June 14, 2012
If there had been a day long ago when the powers that be divided up the land and handed out the properties that would become Europe, I can imagine how the various recipients might have reacted. When the French saw their rolling hills and river valleys, they’d have knelt and handled the soil and declared that good wine would come of this land. And when the Italians saw their forests, they’d have anticipated the truffles and porcini and other wild fungi that would grow there. And when the Norwegians saw their proximity to the North Pole, they’d have known they would lead the world in Arctic exploration. And when the Greeks saw their many islands, they’d have foreseen their role in literature and lore as seafarers.
And when the Andorrans saw the mountainous lands that would be theirs, just upslope of Spain and south of France, I think I know what they’d have said:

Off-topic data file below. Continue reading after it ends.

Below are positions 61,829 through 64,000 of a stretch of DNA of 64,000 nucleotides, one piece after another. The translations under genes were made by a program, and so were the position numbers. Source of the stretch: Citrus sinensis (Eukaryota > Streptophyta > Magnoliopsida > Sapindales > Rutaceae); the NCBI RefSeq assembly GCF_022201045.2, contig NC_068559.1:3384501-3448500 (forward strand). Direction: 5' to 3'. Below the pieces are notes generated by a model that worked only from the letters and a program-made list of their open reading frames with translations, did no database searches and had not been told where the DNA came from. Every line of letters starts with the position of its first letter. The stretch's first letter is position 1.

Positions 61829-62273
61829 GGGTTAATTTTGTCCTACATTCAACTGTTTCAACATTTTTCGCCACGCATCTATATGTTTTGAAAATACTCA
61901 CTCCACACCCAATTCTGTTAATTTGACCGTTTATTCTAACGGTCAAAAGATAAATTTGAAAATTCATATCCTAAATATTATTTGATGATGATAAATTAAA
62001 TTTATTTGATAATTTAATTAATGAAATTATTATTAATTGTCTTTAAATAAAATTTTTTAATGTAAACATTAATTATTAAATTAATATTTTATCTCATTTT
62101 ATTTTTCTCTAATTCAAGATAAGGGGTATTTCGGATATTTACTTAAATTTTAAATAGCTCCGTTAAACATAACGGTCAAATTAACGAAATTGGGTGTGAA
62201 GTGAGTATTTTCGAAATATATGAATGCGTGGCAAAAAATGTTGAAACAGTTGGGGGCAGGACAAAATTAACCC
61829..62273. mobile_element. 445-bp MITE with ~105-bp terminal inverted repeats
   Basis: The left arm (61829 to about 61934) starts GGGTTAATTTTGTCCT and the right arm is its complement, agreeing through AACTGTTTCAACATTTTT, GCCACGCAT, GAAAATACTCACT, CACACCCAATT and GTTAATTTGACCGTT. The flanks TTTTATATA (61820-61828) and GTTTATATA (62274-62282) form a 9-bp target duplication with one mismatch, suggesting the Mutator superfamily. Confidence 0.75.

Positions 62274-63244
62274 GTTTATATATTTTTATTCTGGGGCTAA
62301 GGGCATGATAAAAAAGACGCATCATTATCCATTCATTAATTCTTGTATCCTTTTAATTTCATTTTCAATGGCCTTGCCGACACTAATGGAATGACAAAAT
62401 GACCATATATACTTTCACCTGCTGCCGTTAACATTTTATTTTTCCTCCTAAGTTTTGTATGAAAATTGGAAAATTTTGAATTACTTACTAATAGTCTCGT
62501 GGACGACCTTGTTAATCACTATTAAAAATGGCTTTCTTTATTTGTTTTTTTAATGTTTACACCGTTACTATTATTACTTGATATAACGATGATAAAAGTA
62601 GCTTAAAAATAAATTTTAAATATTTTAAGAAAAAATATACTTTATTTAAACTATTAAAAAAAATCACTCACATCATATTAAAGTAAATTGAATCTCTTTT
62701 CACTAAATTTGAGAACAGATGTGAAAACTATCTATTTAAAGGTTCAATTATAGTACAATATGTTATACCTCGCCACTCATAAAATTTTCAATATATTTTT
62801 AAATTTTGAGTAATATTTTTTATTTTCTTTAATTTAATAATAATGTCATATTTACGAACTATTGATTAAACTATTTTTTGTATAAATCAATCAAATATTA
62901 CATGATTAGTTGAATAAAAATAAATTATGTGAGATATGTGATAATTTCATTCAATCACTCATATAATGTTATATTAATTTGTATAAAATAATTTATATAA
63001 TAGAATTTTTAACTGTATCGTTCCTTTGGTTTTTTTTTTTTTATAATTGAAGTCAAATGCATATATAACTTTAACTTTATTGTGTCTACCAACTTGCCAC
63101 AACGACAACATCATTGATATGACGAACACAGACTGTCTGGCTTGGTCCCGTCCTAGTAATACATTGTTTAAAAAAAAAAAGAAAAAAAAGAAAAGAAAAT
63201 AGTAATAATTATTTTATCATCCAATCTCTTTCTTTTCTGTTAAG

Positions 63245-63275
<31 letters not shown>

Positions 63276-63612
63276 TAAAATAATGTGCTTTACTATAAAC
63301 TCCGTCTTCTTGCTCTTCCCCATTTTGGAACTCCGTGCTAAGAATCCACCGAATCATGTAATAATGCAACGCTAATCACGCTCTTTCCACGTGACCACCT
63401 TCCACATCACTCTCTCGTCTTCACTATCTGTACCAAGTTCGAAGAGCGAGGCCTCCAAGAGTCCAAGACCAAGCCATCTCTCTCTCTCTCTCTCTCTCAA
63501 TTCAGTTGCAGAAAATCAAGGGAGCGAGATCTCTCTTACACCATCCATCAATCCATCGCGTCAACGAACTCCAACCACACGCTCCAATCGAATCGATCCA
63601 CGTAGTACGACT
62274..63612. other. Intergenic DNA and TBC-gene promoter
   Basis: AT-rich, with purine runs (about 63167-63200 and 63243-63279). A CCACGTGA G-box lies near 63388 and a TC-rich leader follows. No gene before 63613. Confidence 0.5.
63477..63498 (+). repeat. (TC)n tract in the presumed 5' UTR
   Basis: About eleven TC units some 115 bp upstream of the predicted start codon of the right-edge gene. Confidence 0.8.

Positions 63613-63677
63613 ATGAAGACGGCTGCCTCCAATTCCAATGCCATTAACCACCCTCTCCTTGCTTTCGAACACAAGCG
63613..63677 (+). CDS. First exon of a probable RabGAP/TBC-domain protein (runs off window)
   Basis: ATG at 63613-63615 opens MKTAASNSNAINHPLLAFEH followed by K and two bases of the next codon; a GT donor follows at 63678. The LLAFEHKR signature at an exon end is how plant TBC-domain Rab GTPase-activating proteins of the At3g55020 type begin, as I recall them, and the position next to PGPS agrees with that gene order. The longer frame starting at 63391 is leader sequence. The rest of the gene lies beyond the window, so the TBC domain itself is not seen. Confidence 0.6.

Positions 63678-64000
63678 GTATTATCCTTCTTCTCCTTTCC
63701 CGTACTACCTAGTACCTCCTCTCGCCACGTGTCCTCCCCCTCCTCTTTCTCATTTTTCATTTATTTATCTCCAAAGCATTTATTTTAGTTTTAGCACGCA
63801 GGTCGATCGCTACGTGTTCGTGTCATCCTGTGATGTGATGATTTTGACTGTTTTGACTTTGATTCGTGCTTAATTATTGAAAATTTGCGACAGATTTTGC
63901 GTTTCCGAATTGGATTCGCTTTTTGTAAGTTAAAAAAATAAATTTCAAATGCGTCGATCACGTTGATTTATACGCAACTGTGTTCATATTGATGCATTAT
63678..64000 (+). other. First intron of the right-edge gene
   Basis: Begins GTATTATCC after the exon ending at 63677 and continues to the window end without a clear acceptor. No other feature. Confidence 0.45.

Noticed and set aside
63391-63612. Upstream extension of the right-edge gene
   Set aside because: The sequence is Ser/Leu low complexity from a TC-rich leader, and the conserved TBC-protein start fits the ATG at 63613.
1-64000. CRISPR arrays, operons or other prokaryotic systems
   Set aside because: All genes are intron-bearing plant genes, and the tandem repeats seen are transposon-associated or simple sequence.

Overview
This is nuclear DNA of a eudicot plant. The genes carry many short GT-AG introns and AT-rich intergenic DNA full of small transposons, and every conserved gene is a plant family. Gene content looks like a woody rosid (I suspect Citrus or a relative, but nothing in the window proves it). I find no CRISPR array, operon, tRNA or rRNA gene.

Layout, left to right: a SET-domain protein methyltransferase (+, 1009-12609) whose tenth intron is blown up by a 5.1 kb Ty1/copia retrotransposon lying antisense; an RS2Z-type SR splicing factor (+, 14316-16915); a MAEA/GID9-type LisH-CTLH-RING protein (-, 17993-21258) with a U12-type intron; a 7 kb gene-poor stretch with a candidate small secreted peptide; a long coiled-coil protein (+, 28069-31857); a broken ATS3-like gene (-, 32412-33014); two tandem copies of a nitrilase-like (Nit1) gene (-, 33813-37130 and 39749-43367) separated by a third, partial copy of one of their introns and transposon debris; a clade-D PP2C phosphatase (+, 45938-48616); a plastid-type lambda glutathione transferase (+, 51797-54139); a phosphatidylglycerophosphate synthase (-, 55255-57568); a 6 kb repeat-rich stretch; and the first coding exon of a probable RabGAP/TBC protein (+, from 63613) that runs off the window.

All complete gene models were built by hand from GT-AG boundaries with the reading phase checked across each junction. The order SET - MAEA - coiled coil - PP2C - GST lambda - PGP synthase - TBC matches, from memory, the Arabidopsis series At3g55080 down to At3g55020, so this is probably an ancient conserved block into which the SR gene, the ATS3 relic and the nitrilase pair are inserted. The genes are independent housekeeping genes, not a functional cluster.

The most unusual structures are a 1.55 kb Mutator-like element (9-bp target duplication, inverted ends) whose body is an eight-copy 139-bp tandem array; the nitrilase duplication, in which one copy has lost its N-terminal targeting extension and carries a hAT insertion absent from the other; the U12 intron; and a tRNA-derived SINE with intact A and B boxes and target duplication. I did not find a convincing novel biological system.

“Crummy. It’s going to be tough to build shopping malls up there.”
Because building shopping malls seems to be the primary goal of the people of Andorra, that little landlocked nation smack in the rocky, craggy heart of the Pyrenees. Their secondary objective is apparently to deface their naturally beautiful land in whatever way is most convenient. Credit must be given, for they’ve succeeded in both enterprises. Entering Andorra via France, one encounters the ugliest town in Europe—Pas de la Casa, essentially a shopping complex and ski resort, with huge warehouse-like hotels and supermarkets stacked artlessly like shipping containers along narrow streets, where people eye the identical offerings of a hundred tax free junk stores. Other cement buildings seem abandoned, making them fair game for graffiti enthusiasts. The elevation here is 6,600 feet, and to reach the heart of Andorra, one must either take a highway tunnel south through the mountain or climb another 1300 feet over Col d’Envalira, the highest paved pass in the Pyrenees. I rode over the pass, arriving near sundown. On top was more astonishing ugliness—a handful of gas stations and the would-be spectacular view of the southern mountains nearly eclipsed by a McDonald’s sign posted beside the pass marker. Down the steep highway into the valley, I passed several towns consisting of cheap liquor and clothing outlets with a few hotels and restaurants.